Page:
In Florida, there are two different types of child custody arrangements, physical and legal, that subsequently dictate a parent's rights.
What Is the Difference Between Physical and Legal Custody in FL?
Physical custody simply refers a parent's responsibility to house their child and make decisions on their behalf on a day-to-day basis. This means that either one or both parents would be responsible for providing protection, a suitable home environment and any necessary amenities. In Florida, a judge will typically rule in favor of shared physical custody so that each parent would have the opportunity to spend time with their child on a regular basis.
In regard to legal custody, however, it is a parent's ability to make major life decisions that differentiates the two. Legal custody simply refers to a parent's right to make decisions about their child's well-being. For example, having legal custody would give a parent the freedom to make choices about their child's education, religious practices and medical treatment – regardless of whether or not they were concurrently afforded physical custody. Being able to make such decisions is an elemental part of being a parent, so it is important that you fight for the legal rights that you deserve.
Ideally, parents will work together to determine the best custody arrangement for their child, taking into account factors like the child's age, medical needs, and school location. If the parents cannot agree on a custody plan, the court will make the decision based on what is in the child's best interest.
To start navigating the different types of custody arrangements and how they affect you and your child, contact Charles E. Willmott, P.A. today.
What is the Difference Between Sole & Joint Custody?
When determining who will be primarily responsible for a child, the judge can choose to grant one parent sole custody or divide the custody jointly. If, for example, it was decided that sole custody would better serve the best interests of the child, the judge may also allow the other parent to devise a suitable visitation schedule.
In most cases, however, the court will rule in favor of a joint custody arrangement – unless, of course, there is a valid reason to assume that the child would be safer and/or more reasonably cared for under the custody of just one parent.
Even so, there are four different types of custody arrangements that could be awarded, including:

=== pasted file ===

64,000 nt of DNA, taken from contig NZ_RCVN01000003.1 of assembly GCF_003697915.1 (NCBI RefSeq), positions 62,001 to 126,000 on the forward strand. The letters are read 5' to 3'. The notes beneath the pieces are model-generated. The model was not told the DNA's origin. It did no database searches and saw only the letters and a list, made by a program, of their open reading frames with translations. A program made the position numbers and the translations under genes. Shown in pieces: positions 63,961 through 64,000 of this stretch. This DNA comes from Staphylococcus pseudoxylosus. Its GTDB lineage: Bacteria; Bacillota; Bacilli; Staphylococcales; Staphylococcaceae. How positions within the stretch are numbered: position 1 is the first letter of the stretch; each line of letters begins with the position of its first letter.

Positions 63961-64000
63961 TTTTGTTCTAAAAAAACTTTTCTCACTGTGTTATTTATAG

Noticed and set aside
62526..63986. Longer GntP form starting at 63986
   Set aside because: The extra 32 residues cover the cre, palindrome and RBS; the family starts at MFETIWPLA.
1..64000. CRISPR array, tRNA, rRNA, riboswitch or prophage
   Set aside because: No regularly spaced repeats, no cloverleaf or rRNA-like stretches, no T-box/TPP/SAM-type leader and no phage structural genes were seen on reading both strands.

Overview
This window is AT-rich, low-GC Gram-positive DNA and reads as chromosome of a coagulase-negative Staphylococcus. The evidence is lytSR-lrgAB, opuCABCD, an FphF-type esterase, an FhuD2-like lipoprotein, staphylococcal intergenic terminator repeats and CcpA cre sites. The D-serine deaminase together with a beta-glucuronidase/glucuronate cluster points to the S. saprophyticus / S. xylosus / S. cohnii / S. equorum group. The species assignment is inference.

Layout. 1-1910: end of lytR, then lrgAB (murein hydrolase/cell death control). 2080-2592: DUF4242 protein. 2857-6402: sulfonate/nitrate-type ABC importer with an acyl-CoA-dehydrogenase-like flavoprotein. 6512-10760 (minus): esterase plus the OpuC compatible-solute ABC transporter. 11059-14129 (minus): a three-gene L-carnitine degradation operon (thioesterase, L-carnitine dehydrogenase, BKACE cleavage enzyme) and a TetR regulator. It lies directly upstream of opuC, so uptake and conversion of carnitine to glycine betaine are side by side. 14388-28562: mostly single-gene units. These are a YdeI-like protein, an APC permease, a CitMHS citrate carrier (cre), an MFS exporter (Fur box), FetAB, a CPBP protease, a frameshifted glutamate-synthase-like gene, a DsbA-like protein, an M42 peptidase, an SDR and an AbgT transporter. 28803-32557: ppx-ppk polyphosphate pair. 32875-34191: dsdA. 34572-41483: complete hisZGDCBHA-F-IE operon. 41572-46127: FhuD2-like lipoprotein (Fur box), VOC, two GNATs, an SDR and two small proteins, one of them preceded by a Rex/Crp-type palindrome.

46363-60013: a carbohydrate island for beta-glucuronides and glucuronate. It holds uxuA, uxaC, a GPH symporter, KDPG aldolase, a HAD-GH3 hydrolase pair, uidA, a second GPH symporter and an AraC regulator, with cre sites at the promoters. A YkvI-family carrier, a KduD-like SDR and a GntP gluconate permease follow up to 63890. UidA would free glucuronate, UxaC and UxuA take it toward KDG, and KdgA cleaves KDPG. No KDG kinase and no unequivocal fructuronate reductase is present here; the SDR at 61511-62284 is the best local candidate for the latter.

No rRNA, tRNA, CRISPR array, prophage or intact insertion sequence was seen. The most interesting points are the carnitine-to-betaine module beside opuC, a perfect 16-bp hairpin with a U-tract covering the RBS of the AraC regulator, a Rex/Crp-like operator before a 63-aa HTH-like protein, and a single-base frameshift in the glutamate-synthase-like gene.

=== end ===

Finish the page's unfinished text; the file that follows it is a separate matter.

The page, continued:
- Sole Physical Custody - The arrangement in which one parent has the right to have physical custody of a child. This means that the child lives with one parent most of the time, and the other parent has visitation rights.
- Joint Physical Custody - An arrangement that allows both parents to have substantial time with their children after a divorce or separation. This type of custody involves the children spending roughly equal amounts of time with each parent, often on a week-on, week-off basis.
- Sole Legal Custody - One parent has the legal authority to make all major decisions regarding the child's upbringing, including education, medical care, and religious upbringing. This arrangement can be beneficial in situations where one parent is deemed unfit or unable to make important decisions for the child.
- Joint Legal Custody - An option that allows both parents to share in decision-making regarding their children's well-being, including their education, healthcare, and religious upbringing. This type of custody can benefit children by ensuring both parents have a say in their lives, which can lead to a more stable and harmonious environment. Joint legal custody requires a commitment from both parents to communicate effectively and work together, even when they may have differing opinions.
Consult a Florida Custody Lawyer
If you are fighting for custody of your child, it would be beneficial to consult with our legal professional early in the process. Waiting until the last minute can put you further behind. When you retain my services, you can rest easy knowing that your child’s best interests are my top priority. I encourage you to get in touch with the firm as soon as possible to discuss your case.
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